A volcanic ash cloud produced by Iceland's most active volcano is expected to reach Scotland by the early hours of Tuesday morning, the Met Office has said.
Other European nations are monitoring the impact on their air routes from the giant cloud which has sent a plume of smoke and ash 12 miles into the air.
The largest eruption by the Grimsvotn volcano in 100 years has led Icelandic air traffic control to close Keflavik airport, the country's main hub, and enforce a no-fly zone around the volcano.
The cloud had also begun to drift over the capital Reykjavik by late Sunday evening and the civil aviation authority said the prospects for re-opening the main international airport on Monday were not good.
Europe's air traffic control organisation warned that ash could spread southwards.
"Ash cloud is expected to reach North Scotland on Tuesday 24th May. If volcanic emissions continue with [the] same intensity, cloud might reach west French airspace and north Spain on Thursday 26th May," Eurocontrol said in a traffic bulletin.
The event comes a year after ash from the Eyjafjallajokull volcano spread across Europe, causing huge disruption.
Experts said a repeat of last year's six-day closure of airspace, which also hit trans-Atlantic flights, was unlikely. Although airlines have been warned the new ash cloud will drift.
So far Iceland, particularly the towns and villages to the south and east of the Grimsvotn volcano, have suffered most. Day turned to night when a thick cloud of ash descended on the area, covering cars and buildings.
The Grimsvotn volcano, which lies beneath the ice of the uninhabited Vatnajokull glacier in south-east Iceland, began erupting on Saturday.
University of Iceland geophysicist Pall Einarsson said the eruption was on a different scale to the one in Iceland last year.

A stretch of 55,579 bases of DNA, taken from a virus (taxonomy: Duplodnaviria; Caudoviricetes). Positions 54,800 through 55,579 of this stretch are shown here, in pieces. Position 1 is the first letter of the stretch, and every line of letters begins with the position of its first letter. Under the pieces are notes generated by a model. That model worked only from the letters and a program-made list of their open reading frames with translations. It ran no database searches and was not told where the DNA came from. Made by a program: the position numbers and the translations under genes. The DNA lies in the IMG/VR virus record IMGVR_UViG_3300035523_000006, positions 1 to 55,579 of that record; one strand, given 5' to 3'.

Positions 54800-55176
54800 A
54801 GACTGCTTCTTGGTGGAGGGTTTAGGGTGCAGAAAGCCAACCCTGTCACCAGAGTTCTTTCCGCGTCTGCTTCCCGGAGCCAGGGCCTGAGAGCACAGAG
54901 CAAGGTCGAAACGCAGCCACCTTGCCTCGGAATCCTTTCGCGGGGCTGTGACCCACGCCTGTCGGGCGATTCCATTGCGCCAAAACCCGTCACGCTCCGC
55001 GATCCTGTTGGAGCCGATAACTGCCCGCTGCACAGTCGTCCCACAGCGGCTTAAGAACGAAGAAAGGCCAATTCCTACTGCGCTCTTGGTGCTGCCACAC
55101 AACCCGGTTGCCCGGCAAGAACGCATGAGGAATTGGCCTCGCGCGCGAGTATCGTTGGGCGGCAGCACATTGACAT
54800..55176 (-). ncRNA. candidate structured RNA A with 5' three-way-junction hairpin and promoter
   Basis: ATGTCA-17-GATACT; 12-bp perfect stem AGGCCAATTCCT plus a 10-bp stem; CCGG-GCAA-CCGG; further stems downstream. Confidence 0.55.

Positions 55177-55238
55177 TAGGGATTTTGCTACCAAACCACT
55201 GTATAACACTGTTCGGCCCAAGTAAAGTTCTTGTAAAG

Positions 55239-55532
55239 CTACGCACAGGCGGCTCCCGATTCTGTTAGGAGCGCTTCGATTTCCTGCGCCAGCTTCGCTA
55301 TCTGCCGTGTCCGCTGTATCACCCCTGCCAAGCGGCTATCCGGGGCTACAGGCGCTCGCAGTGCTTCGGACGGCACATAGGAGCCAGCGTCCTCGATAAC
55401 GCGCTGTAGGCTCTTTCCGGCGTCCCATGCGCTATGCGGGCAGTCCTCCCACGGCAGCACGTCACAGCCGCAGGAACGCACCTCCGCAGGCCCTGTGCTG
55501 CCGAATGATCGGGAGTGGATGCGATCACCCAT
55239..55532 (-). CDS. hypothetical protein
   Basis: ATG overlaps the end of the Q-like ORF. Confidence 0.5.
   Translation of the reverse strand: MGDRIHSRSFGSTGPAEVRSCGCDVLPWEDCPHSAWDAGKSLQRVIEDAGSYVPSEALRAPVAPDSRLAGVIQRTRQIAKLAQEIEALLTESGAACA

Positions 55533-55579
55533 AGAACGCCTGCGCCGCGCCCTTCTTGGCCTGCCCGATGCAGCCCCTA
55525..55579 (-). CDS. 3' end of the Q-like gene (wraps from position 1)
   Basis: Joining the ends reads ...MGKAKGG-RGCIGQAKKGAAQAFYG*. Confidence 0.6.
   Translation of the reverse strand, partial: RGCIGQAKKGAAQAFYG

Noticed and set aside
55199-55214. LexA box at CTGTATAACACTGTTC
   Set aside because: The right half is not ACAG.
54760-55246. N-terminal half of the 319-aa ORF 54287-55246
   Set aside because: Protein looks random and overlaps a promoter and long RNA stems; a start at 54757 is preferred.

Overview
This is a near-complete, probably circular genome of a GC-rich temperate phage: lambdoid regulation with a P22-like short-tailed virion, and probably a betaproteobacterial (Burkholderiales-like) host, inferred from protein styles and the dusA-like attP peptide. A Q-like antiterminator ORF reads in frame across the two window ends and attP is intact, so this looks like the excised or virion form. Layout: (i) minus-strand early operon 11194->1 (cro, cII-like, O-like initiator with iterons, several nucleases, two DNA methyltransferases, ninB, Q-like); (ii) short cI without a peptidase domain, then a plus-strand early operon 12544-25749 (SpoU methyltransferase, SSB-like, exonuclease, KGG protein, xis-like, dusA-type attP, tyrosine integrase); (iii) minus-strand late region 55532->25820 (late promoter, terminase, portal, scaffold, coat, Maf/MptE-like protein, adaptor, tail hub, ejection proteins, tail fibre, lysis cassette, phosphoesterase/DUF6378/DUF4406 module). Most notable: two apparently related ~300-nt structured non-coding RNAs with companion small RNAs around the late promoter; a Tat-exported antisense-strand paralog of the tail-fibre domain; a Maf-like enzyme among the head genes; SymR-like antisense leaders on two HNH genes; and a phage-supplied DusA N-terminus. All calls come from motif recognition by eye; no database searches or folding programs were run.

"It is not likely to be anything on the scale that was produced last year when the Eyjafjallajokull volcano erupted," he was quoted as saying.
"That was an unusual volcano, an unusual ash size distribution and unusual weather pattern, which all conspired together to make life difficult in Europe."
The ash particles from this eruption are said to be larger than last year, and as a result fall to the ground more quickly.
Iceland's meteorological office said the plume from Grimsvotn, which last exploded in 2004, had fallen in height from a peak of about 25 km (16 miles) in the hours after the eruption and was now holding steady.
"It has been steady all night just below 10 kilometres," met office forecaster Teitur Arason said, adding current wind conditions were spreading the ashes in separate directions.
"The winds are a two chapter story. The winds high in the air, above 25,000 feet or there about, are southeasterly, so that ash is blow to the north and then later to the east.
"But at lower levels, the winds are northerly and therefore those ashes are blowing southward."
The eruption was much stronger than the one at a volcano further south last year which closed European airspace and halted transatlantic flights last April, due to worries that particles could get into aircraft engines and cause accidents.
"It could lead to some disruption, but only for a very limited time and only over a very limited area," said University of Iceland Professor of Geophysics Magnus Tumi Gudmundsson.
"We see some signs that the (eruption's) power is declining a bit, but it is still quite powerful," he said, adding that the eruption was the most violent at the volcano since 1873.